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The first immigration commission began as the passionate cause of Sen. William P. Dillingham of Vermont, who in 1907 convinced President Theodore Roosevelt and congressional leaders to support the establishment of a bipartisan study of the causes, characteristics, and consequences of the mounting volume of immigrants arriving at American ports as the 19th century gave way to the 20th. Sen. Dillingham and President Roosevelt were only the most prominent among leading public figures, such as Sen. Henry Cabot Lodge and Immigration Restriction League head Prescott Hall, who in the l890s launched a patrician reform movement to re-think and re-shape immigration. The result was the formation of the "Dillingham Commission", which in 1911 delivered a 42-volume report that expressed concern about many things needing change, most especially the "upward spiral of large numbers" (over a million immigrants came in 1905, a record) originating primarily from "undesirable parts of Europe" (southern and eastern regions) where educational levels were notably lower than found in northern Europe. The commission confirmed public worries that immigration was a growing force churning out of our nation's control. Too many immigrants of the wrong sort – mostly, the wrong nationalities – were relocating to and fragmenting America. The Statue of Liberty heritage of "open gates", of an unlimited invitation to the oppressed of all the earth to move to America, must give way to a regime of immigration limits based upon a system of selection favoring those from the nations that had historically settled the country. Immigration should continue to contribute to modest growth, but must be managed by the federal government so as to replicate the national mixture (unspoken: there need be no more replenishment from Africa or Asia.)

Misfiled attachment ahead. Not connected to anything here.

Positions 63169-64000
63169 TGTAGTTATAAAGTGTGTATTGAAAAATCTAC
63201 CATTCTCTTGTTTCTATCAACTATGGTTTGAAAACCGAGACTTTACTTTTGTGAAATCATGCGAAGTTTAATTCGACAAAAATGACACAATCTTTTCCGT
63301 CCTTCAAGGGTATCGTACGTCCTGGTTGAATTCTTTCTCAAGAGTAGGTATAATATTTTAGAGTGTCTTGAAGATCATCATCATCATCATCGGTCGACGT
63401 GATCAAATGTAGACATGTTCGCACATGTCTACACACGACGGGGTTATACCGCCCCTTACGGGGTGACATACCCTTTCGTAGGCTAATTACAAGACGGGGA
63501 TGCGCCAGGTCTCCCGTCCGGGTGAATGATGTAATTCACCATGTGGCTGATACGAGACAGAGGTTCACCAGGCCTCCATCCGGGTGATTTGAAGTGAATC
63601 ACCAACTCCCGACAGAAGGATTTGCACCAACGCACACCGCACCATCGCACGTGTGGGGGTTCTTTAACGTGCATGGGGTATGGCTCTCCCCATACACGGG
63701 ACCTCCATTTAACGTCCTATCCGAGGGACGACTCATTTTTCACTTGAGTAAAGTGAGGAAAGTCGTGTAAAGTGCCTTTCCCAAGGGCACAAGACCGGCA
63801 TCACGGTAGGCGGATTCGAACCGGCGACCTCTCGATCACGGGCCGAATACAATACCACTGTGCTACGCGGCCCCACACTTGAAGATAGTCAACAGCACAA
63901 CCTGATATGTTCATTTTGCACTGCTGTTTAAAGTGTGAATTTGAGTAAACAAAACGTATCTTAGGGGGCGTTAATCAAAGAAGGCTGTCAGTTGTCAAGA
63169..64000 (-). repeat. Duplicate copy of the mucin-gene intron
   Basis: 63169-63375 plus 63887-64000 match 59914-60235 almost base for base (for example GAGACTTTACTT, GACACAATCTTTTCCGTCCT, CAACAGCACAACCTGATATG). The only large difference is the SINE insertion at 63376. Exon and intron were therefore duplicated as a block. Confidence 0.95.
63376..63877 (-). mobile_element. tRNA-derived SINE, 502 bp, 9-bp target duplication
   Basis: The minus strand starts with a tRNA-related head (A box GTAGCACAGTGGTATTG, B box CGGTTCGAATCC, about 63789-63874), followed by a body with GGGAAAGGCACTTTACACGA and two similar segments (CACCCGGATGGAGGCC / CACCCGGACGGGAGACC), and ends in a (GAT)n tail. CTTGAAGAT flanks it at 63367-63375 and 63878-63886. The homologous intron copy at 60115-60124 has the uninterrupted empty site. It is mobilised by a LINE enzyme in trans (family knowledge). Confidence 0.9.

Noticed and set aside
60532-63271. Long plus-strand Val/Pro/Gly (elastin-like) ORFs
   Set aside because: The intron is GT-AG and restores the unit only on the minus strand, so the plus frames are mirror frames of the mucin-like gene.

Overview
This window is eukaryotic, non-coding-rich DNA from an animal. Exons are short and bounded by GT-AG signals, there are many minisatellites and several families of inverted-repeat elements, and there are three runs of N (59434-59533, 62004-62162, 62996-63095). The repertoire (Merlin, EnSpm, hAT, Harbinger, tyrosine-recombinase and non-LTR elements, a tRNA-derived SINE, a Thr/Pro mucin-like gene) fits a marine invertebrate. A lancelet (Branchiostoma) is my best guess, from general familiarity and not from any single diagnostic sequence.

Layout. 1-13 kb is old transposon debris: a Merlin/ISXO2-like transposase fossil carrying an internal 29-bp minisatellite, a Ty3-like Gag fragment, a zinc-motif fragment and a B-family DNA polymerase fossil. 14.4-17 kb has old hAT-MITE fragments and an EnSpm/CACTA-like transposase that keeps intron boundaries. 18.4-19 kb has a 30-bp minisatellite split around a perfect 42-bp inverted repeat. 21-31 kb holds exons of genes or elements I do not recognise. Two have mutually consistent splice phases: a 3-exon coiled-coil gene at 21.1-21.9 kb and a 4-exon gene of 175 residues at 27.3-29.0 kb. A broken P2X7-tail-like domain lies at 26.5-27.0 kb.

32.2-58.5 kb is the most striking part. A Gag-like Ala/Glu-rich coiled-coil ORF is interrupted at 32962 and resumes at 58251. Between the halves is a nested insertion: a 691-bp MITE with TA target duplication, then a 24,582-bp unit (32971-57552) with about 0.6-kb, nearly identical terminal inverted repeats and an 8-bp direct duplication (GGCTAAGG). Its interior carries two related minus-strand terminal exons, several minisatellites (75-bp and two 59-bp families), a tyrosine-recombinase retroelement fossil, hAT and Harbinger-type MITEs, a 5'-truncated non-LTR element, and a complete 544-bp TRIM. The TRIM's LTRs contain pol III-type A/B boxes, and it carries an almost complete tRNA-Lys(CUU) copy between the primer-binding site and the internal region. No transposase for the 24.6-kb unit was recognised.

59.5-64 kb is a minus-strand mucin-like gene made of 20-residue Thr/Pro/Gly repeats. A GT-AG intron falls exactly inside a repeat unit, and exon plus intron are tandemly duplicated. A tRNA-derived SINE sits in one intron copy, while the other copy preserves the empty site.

The Dillingham vision had a 50-year run. Ideas and data in the Commission's report lent important support to "national origins" laws passed in 1921 and 1924 that fashioned a new restrictive immigration policy for America and played a role in curbing the pressures that had sent the "Great Wave" of almost 25 million people to the U.S. from 1900 to 1920. Global events and falling domestic birth rates soon reinforced the impact of the new Dillingham-shaped immigration laws. Worldwide economic depression arriving at the end of the 1920s joined with the restrictive laws of that decade to reduce the flood of immigrants that had worried so many in Dillingham's America. Recorded immigration to the U.S. in the latter 1920s had subsided to some 300,000 a year, almost reached zero in the depths of the economic depression of the l930s, and was estimated at 100,000 a year during World War II. The immigration trends shaped by the Dillingham deliberations joined with declining birthrates by mid-century to aim the U. S. for the first time toward cultural and demographic stability – prominent goals of the Commission and its supporters. A Commission had made its mark on the nation's future by influencing policy that shaped the size and composition of the immigration stream and thus the national population. These changes were broadly popular for decades. Critics of the group's work would much later turn to another commission in an effort to change course.